Any Questions? Contact Chelsey via email: Chelsey.tredgold@disabilityrightsuk.org

In other news: Re-creating London Marathon 2018 by Iyiola Olafimihan

Disability Talent ID Workshop on Friday 16th November 2018

9 October 2018

West Riding County FA have recently been accepted as a Disability Talent Hub for the 2018/19 season so they would like to invite you to their first ever Disability Talent ID Workshop; Coaches who attend this workshop will get 2 hours of Continuing Professional Development (CPD) from FA Learning.

CPD events are for anyone involved in football who is looking to improve their skills and knowledge of the game.

The FA will deliver a workshop at West Riding County FA to give you an introduction into Disability Talent ID within the disability pathway and how those involved with mainstream football can play a massive part in this.

This workshop is free to attend and is aimed at coaches/teachers with or without qualifications who work with players under 16 years old.

This workshop will help attendees identify players in the local area and give them information on how best to support/signpost players to appropriate environments. The disability talent pathway is developing year on year to support talented young players and the workshop will give attendees the awareness to have a positive impact.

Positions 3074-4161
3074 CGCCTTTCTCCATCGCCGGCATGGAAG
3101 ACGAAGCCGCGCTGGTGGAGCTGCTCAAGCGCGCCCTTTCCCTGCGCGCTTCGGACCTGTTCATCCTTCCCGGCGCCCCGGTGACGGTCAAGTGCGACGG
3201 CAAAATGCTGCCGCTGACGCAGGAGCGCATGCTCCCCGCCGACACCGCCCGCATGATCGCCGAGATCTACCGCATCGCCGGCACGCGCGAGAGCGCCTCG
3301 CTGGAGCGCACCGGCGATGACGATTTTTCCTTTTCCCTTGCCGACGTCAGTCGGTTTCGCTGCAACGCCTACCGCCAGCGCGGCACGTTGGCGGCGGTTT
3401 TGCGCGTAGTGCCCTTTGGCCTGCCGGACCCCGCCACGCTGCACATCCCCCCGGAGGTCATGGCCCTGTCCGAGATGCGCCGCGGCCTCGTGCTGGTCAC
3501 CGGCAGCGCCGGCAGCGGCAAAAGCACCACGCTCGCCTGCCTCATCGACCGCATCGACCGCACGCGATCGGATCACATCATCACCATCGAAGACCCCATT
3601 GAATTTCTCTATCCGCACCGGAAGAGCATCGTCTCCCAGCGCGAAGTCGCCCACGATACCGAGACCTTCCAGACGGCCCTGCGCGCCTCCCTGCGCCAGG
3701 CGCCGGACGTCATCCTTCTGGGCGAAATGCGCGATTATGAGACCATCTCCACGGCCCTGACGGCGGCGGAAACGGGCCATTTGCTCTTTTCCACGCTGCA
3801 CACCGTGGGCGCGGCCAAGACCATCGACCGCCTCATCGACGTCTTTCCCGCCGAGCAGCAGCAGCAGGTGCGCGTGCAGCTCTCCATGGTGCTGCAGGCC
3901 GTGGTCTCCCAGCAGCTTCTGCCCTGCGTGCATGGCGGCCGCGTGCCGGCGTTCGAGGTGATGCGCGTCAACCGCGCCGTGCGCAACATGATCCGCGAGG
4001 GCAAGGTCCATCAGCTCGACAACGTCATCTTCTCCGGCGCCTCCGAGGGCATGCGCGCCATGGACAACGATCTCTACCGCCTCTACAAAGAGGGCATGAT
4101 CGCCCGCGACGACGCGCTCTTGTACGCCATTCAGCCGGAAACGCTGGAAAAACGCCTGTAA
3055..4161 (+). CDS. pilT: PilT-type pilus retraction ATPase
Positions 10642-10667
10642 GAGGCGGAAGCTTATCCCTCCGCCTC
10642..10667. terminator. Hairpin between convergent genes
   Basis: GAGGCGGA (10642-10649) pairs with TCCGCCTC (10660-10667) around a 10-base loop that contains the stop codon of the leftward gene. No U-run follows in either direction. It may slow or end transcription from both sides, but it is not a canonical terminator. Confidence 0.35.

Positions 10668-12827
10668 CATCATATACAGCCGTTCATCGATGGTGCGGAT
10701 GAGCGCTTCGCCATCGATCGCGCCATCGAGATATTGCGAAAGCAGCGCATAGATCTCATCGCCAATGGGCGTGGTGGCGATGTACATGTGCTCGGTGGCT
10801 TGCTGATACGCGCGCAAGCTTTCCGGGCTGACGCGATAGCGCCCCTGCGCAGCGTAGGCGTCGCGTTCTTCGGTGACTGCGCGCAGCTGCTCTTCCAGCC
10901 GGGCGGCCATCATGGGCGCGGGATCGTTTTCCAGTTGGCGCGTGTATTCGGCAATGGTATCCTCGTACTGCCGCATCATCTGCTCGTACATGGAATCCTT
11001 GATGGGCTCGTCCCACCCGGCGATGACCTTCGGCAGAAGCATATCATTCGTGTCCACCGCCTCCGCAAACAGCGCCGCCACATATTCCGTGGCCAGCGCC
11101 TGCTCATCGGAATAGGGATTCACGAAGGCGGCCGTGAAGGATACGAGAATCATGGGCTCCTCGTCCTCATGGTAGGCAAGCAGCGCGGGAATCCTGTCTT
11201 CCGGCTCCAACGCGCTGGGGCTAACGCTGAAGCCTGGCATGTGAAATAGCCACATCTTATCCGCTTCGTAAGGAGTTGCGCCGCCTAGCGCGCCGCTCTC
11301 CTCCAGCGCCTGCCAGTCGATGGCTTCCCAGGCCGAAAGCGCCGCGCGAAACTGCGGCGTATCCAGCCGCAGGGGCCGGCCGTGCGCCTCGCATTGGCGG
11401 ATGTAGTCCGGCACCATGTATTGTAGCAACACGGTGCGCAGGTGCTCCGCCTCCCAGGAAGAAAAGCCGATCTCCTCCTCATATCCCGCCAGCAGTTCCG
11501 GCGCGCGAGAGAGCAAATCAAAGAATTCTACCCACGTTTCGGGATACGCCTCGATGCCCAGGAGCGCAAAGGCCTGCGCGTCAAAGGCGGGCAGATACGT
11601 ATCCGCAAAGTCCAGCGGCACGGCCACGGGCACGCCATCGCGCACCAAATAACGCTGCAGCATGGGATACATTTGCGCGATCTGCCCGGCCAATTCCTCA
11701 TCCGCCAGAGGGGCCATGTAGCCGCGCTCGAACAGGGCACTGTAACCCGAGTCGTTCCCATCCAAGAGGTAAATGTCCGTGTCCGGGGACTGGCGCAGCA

Here’s a goal from a very talented Cerebral Palsy footballer Matt Crossen:

Date: Friday 16th November 2018
Time: 6:30pm – 8:30pm
Venue: West Riding County Football Association, Fleet Lane, Woodlesford, Leeds, LS26 8NX

Teas and coffees will be provided.

If you or someone you know are interested in attending, please e-mail Colan Leung, Disability Football Development Officer at West Riding FA with your/their name, FAN, email address and any support you require for the workshop.

In other news: Watch our films and see how people are making choices and taking control over being active. 

Disability Rights UK reacts to: ‘The Activity Trap: Disabled people’s fear of being active’